CTA: FCC Receiver Mandates Could Stifle Innovation

Consumer Technology Association

Big Tech companies are continuing to try and head off any FCC effort to establish what they said would be 'one-size-fits-all" standards for 5G receivers that would work against the FCC's goals of an innovative 5G environment.

The FCC in April opened an inquiry into setting wireless receiver standards, one of several routes the FCC could take, alone or in tandem, to protect signals in increasingly crowded spectrum bands, a roadmap laid out by FCC chair Jessica Rosenworcel back in April. "We recognize that a variety of approaches may be appropriate, whether through industry-led voluntary measures, Commission policy and guidance, or rule requirements where other approaches would be insufficient," she said after the FCC approved the Notice of Inquiry (NOI)

The NOI was unanimous, but that was not necessarily an indication of any unanimity on which approach to take. At this stage the NOI is only an effort to collect info on how to improve receiver performance and expand the FCC's traditional focus beyond transmitters alone.

Also: Simington Has Dynamic View of Spectrum Sharing

The heavy lifting will be when the FCC comes up with a proposed new approach--or if, since the FCC has tried to address receiver standards in the past without coming up with a new way forward.

In meetings earlier this month, according to commission documents, Consumer Technology Association representatives told advisors to Rosenworcel and other top FCC staffers that FCC-mandated receiver standards were not the way to go.

While conceding an increasingly congested environment for RF signals that could only become more congested as the FCC opens up more spectrum for 5G, CTA said that "One-size-fits all mandates on receiver performance" would actually undercut reallocation efforts and "stifle" the innovation the FCC is trying to promote.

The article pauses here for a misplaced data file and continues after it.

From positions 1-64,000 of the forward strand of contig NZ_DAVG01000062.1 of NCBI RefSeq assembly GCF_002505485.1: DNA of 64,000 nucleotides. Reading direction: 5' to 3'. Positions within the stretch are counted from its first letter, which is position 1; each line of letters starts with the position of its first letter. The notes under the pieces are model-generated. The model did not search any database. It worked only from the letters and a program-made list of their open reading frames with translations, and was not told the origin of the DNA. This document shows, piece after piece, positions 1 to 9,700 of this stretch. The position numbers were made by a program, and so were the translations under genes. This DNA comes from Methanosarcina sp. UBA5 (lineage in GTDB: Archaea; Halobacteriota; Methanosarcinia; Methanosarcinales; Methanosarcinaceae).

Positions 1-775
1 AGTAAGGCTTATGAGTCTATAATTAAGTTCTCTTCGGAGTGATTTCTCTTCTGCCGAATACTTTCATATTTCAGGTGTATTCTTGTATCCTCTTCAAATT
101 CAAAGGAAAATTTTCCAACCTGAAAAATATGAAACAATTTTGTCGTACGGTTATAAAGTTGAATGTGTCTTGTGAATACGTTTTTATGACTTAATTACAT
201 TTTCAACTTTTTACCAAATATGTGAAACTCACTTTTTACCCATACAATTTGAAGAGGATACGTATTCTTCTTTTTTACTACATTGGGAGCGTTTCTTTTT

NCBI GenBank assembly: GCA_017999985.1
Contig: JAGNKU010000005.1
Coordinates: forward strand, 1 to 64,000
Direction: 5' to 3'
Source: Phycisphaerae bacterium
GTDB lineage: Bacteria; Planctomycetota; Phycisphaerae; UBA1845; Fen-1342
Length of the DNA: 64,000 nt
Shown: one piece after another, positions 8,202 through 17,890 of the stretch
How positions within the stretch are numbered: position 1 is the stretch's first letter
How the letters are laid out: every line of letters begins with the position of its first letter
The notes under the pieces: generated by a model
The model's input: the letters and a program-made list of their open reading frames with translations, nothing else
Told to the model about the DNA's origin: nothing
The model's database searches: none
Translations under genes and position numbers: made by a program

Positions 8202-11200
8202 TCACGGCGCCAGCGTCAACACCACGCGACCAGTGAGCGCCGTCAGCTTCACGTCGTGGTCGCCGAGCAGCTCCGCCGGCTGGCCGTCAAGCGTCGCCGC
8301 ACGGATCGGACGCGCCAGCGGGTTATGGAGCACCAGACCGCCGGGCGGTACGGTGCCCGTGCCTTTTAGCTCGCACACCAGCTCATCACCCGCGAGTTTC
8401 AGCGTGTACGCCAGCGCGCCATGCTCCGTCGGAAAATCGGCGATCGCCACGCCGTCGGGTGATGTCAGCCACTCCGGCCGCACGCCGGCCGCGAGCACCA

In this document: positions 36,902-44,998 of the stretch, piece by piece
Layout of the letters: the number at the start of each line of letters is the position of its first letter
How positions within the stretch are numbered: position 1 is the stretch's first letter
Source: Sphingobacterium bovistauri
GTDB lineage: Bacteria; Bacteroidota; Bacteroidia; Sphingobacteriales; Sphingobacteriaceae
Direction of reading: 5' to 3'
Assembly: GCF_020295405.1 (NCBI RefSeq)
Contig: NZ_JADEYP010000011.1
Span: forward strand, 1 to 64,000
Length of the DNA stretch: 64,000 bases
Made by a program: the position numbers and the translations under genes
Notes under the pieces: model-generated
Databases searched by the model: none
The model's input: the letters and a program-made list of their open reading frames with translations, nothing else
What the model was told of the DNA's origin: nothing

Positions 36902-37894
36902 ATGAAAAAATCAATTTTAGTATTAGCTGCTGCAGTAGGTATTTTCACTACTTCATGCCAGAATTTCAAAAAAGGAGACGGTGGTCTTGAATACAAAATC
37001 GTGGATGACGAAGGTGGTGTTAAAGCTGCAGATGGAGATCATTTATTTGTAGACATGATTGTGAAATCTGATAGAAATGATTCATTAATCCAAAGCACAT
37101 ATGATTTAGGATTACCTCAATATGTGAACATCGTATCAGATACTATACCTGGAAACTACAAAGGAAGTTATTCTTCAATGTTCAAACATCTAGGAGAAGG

CTA said self-regulation in the form of industry-led efforts, have the most likelihood of success, as it says has been proven "time and time again."

That could be a tough sell, particularly if the FCC gets a third Democrat. But even without, there seems to be agreement that the FCC's regulatory philosophy around protecting against interference needs to change with the times.

"[W]ireless communications systems involve transmitters and receivers," Rosenworcel said. "It’s a two way proposition. Both are vital. Both matter. So we need to rethink our approach to spectrum policy and move beyond just transmitters and consider receivers, too."

Republican commissioner Nathan Simington also signaled in April that past performance is no guarantee of future returns in a changed spectrum landscape, though he is on record as saying he would prefer industry do the heavy lifting after getting some pushback for his initial push for receiver standards. "It is time that our regulatory approach goes duplex both receivers and transmitters," he said after voting to approve the NOI. "To proceed with the status quo risks stymying innovative technologies that require intensive use of spectrum adjacent to incumbent commercial allocations."

Simington has in the past taken issue with some of the CTA arguments. As to stifling innovation, he said he is skeptical, saying better standards could put (price) pressure on Chinese manufacturers and make it more feasible for non-Chinese manufacturers, a sort of rising tide of spectral-wave receivers that lifts all boats. That sounds to him like actually protecting innovation, or at least mitigating some of China's dominance in the market.

As to the argument that has been made that the FCC regulates transmissions, not receivers, he said the agency clearly regulates reception since it regulates interference and interference to an end user is part of that process. He agrees that the FCC has not focused on receivers, but does not see an outright prohibition. ■

John Eggerton

Contributing editor John Eggerton has been an editor and/or writer on media regulation, legislation and policy for over four decades, including covering the FCC, FTC, Congress, the major media trade associations, and the federal courts. In addition to Multichannel News and Broadcasting + Cable, his work has appeared in Radio World, TV Technology, TV Fax, This Week in Consumer Electronics, Variety and the Encyclopedia Britannica.